Today's Reading



I left the house this morning, determined to take the day by the horns and throw it over my shoulder like a scarf, if necessary. I'd had two cups of coffee, I'd remembered to floss, and I was going to tell my boss the crap with Valentina simply wasn't going to fly anymore.

Forty minutes later, because this is Los Angeles and it takes forty minutes to go anywhere, at any time, I walked into the office slightly less full of beans and with "TiK ToK" by Kesha stuck in my head. I wasn't entirely sure how I felt about that, but it was the last thing playing when I turned off the car. 'The party don't start till I walk in . . .' If only I had half her confidence.

I could hear John before I could see him, which was par for the course. Classic iron hand in the velvet glove, my boss, and if occasionally the gloves are fingerless and the fingers a little bit stabby, so much the better. Southern to the core, with all the civility and elegance that implies, but with a Yankee carpetbagger's eye for profitable misery. Our law firm doesn't openly chase ambulances, but John does love a tearful plaintiff. He can smell salt water before it steps off the elevator.

I spotted his head over a carpeted cubicle wall. It was angled in such a way that I knew he was with a client. Maybe even a potential client; there was an especially unguent quality to the way his hair fell over his forehead, his eyes hooded with concern. He's handsome, in the way any large predator is handsome—best appreciated from a safe distance. Up close the extra rows of teeth tend to be a distraction.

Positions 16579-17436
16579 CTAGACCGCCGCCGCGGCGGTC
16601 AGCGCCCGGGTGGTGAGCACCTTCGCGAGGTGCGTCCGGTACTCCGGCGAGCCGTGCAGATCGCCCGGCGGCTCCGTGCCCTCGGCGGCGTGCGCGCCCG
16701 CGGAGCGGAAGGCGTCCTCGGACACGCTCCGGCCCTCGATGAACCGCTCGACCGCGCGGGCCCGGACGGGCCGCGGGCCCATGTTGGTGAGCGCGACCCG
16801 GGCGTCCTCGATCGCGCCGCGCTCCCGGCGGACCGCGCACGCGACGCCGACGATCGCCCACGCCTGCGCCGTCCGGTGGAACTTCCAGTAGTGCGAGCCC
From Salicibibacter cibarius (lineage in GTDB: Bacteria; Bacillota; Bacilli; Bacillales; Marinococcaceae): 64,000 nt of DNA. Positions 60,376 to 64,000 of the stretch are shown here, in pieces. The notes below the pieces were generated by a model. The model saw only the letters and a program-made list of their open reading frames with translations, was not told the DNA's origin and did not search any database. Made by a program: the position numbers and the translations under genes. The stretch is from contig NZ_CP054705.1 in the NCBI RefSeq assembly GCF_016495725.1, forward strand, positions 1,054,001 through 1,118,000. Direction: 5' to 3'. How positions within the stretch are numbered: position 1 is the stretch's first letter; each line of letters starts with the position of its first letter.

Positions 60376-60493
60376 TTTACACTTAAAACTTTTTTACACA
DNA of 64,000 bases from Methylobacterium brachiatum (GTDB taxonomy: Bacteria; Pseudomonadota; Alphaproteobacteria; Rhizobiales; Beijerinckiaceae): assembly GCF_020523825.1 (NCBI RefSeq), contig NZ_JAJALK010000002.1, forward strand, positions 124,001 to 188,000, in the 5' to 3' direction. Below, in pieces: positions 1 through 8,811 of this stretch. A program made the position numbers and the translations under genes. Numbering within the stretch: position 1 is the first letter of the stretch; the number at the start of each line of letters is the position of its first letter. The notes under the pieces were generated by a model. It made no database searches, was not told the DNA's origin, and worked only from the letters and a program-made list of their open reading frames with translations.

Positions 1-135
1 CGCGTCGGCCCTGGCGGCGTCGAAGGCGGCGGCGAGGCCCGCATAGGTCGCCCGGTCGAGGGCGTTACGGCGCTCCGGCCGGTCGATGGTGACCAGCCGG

As if feeling my disapproval, John looked up and spotted me.

"Ah, Jessica!" he said as if his whole pitch had been waiting for this moment. "You must meet our newest client."

As there were nearly half a dozen legal assistants in cubicles between the two of us, we both charted an intersecting course and met up—as if by magic—by the impressive double doors to the office suite.

"Mrs. Falconer, this is Jessica Burnstein, a partner and one of our most brilliant attorneys."

The woman, who was older than I had suspected from John's level of intensity, gazed tremulously up at me. "Will she be on my case?"

"No," said John firmly. "I will be handling your case myself."

Older and richer, then.

The lady and I shook hands, and I applied the carefully calibrated smile lawyers use when they're meeting someone who has probably been wronged in some way but whose opportunity for vengeance/justice has arrived. The smile says, You're fine now, but I'm sorry for your loss/accident/partial dismemberment/inability to compete internationally in your chosen sport. After nearly twenty years of practice, it comes pretty easily.

John ushered Mrs. Falconer to the elevators, and I headed to my office. As I passed Laurel, my assistant, I told her to ask Valentina to come and see me.

• • •

Valentina is younger than me, hungrier than me, and after my job. I'm her mentor, so that's fine with me. It's been eight or nine years since I took her under my wing; she's ready to leave the nest, and I'm ready to make room. However, John was using Valentina's future as a stick to prod me with, and I was tired of it.

Valentina came in and shut the door behind her. She slinked—there is no other word, unless it's slunk—across the carpet and flowed into a chair. It's not her fault she's a partial liquid; she was born that way.

Natural beauty is no more of an achievement than deformity is a punishment—it just is. Valentina is incredibly smart, and one of the hardest-working lawyers I've ever met. In a business where appearance contributes to success, she makes sure the first impression of beauty is quickly overwhelmed by the second and more lasting impression of competence. Beauty always fades, but it lasts so much longer if you lay a thick layer of intelligence and integrity underneath it.

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